# Cohomology ring of mapping torus

A mapping torus, $$M \rtimes_\varphi S^1$$, is a fiber bundle over $$S^1$$ with fiber $$M$$, where $$\varphi$$ is an element of mapping class group of $$M$$, describing the twist around $$S^1$$. For $$M=S^1\times S^1 = T^2$$, where the two $$S^1$$ are parametrized by $$x$$ and $$y$$, the map $$\varphi$$ is given by $$\begin{pmatrix} x\\ y\\ \end{pmatrix} \to \begin{pmatrix} a & b\\ c & d\\ \end{pmatrix} \begin{pmatrix} x\\ y\\ \end{pmatrix} ,\ \ \ \ a,b,c,d \in \mathbb{Z}, \ ad-bc =\pm 1.$$

What is the cohomology ring of the mapping torus $$M \rtimes_\varphi S^1$$ in terms of $$\begin{pmatrix} a & b\\ c & d\\ \end{pmatrix}$$?

added: I mean to ask the ring $$H^∗(M;\mathbb{Z})$$ and $$H^∗(M;\mathbb{Z}_n)$$.

• Mostly it's pretty degenerate. Probably the most useful way to structure the computation would be the Thurston geometry approach, i.e. break it into the Anosov case vs. fixing a curve vs. finite order. Apr 8, 2022 at 8:10
• The answers so far are describing the group structure. The ring structure is one level of detail beyond this. Although it does not answer your question, you might want to check out some Peter Svengrowski papers, where he works out the cohomology ring structure for Seifert Fibred 3-manifolds. In the case $\phi$ is finite order, your mapping tori are Seifert Fibred, so they will appear in his work. Apr 8, 2022 at 17:44
• When $\phi$ is finite order, associated to Euclidean geometry, the mapping tori are Seifert Fibred. But it is worth noting that the the mapping tori of $T^2$ are also Seifert Fibred when the mapping class has the form $\begin{bmatrix} 1 & k\\ 0 & 1 \end{bmatrix}$, associated to Nil geometry, as given in the answer by Vitali Kapovitch ( in this case the Seifert fibration is actually a regular fibre bundle, indeed it is even a $U_1$ principal circle bundle). Several very detailed and beautiful answers are given herehttps://math.stackexchange.com/a/3791368/758507 Apr 10, 2022 at 2:56

Not a full answer, but a very natural computational tool here (only for the additive structure) is the Leray spectral sequence $$E_2^{p,q} = H^p\big(S^1,R^qf_*\underline{\mathbf Z}\big) \Rightarrow H^{p+q}(X,\mathbf Z)$$ where $$f \colon X = T \rtimes_\phi S^1 \to S^1$$ is the projection. Since $$f$$ is a fibre bundle with fibre $$T$$, the sheaves $$R^qf_*\underline{\mathbf Z}$$ are local systems of ranks $$1$$, $$2$$, and $$1$$ for $$q=0$$, $$1$$, and $$2$$ respectively. Moreover, the $$E_2$$ page is concentrated in the columns $$p \in \{0,1\}$$, so the spectral sequence degenerates on $$E_2$$ and we get short exact sequences $$0 \to H^1\big(S^1,R^{n-1}f_*\underline{\mathbf Z}\big) \to H^n(X,\mathbf Z) \to H^0\big(S^1,R^nf_*\underline{\mathbf Z}\big) \to 0.$$ Moreover, $$S^1$$ is a $$K(\mathbf Z,1)$$, so cohomology of a local system $$\mathcal L$$ can be computed by \begin{align*} H^0(S^1,\mathcal L) &= \big(\mathcal L_x\big)^{\pi_1(S^1,x)} & & & &\text{(monodromy invariants)} \\ H^1(S^1,\mathcal L) &= \big(\mathcal L_x\big)_{\pi_1(S^1,x)} & & & &\text{(monodromy coinvariants)}. \end{align*} Note that monodromy acts trivially on $$R^0f_*\underline{\mathbf Z}$$, via $$\phi$$ on $$R^1f_*\underline{\mathbf Z}$$, and via $$\det\phi$$ on $$R^2f_*\underline{\mathbf Z}$$. If $$\det \phi = 1$$, then $$R^2f_*\underline{\mathbf Z}$$ is the trivial local system, so $$E_2^{p,2} = \mathbf Z$$ for $$p \in \{0,1\}$$. If $$\det \phi = -1$$ then $$R^2f_*\underline{\mathbf Z}$$ is the rank 1 local system with action by $$-1$$, so $$E_2^{0,2} = 0$$ and $$E_2^{1,2} = \mathbf Z/2$$.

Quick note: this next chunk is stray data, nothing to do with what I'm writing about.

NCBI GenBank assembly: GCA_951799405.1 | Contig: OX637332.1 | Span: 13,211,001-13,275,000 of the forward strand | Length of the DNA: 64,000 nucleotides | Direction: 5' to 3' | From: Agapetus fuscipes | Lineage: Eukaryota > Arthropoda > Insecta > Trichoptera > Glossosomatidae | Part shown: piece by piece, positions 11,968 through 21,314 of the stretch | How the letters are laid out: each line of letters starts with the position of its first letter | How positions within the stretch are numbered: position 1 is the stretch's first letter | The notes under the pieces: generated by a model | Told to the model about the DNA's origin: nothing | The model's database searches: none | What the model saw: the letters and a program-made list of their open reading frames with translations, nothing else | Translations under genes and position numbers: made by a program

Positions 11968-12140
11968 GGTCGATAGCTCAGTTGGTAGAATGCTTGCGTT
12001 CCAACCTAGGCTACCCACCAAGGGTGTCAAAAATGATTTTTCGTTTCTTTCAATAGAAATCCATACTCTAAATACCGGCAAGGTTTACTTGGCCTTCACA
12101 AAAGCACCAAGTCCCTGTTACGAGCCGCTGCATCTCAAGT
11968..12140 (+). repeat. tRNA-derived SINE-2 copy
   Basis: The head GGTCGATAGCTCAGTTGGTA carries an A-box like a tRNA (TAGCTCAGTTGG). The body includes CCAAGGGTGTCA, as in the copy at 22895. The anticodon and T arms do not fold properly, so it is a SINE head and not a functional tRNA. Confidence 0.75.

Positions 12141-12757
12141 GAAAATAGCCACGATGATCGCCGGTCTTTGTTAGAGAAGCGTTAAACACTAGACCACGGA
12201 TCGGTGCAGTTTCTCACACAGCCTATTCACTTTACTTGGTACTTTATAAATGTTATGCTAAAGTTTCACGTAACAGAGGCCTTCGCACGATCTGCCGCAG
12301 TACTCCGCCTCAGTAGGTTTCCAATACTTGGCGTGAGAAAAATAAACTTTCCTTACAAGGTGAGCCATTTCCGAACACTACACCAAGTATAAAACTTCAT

For $$E_2^{p,1}$$ there can be many possibilities; for instance if $$\phi = \big(\begin{smallmatrix}n+1 & n \\ 1 & 1\end{smallmatrix}\big)$$, then $$\phi-1 = \big(\begin{smallmatrix}n & n \\ 1 & 0\end{smallmatrix}\big)$$ so $$E^{1,1} = \mathbf Z/n$$, and $$H^2(X,\mathbf Z)$$ picks up $$n$$-torsion (even though $$X$$ is oriented in this case). What is clear is that $$\operatorname{rk}\big(E_2^{0,1}\big) = \operatorname{rk}\big(E_2^{1,1}\big) = \dim \big(H^1(T,\mathbf Q)\big)_1 \in \{0,1,2\}$$ (the dimension of the $$1$$-eigenspace, not the generalised $$1$$-eigenspace), so at least the Betti numbers can be determined in a fairly straightforward way from the properties of $$\phi$$.

Unfortunately, the spectral sequence does not say much about the ring structure, so genuinely different tools are needed for that.

This is also an incomplete answer but from a different angle than the previous ones. Let $$A=\begin{pmatrix} a&b\\c&d\end{pmatrix}$$.

EDIT: the answer below only deals with the orientable case $$\det(A)=1$$. The rational cohomology in the nonorientable case can be handled similarly.

The picture will look qualitatively different depending on whether the eigenvalues have absolute values 1 (corresponds to trace of $$A$$ equal to 0 or $$\pm 2$$) or not.

If $$tr(A)\ne 0, \pm 2$$ then $$|\lambda_i(A)|\ne 1$$ and the resulting 3-manifold is a solvmanifold. In this case the commutator of $$\pi_1(M)$$ has rank 2, hence the abelianization of $$\pi_1(M)$$ has rank 1 and therefore both $$H^1(M)$$ and $$H^2(M)$$ have rank 1.
Over $$\mathbb Q$$ (or $$\mathbb R$$ ) the generator of $$H^1(M)$$ comes from the pullback of the generator of the base circle as can be seen from the fact that the original bundle has a section. Using Poincare duality we now easily get the cup product structure on $$H^*(M,\mathbb Q)$$. There are generators $$a\in H^1(M)\cong \mathbb Q, b\in H^2(M)\cong \mathbb Q, c\in H^3(M)\cong \mathbb Q$$ and $$a^2=0, ab=c$$.

The other case when $$|\lambda_i(A)|=1$$ gives infranilmanifolds. Let me discuss the nil case when $$tr(A)=2$$ and $$\lambda_1=\lambda_2=1$$. Then in appropriate coordinates on $$T^2$$ the mapping matrix $$A$$ reduces to $$\begin{pmatrix} 1&k\\0&1\end{pmatrix}$$.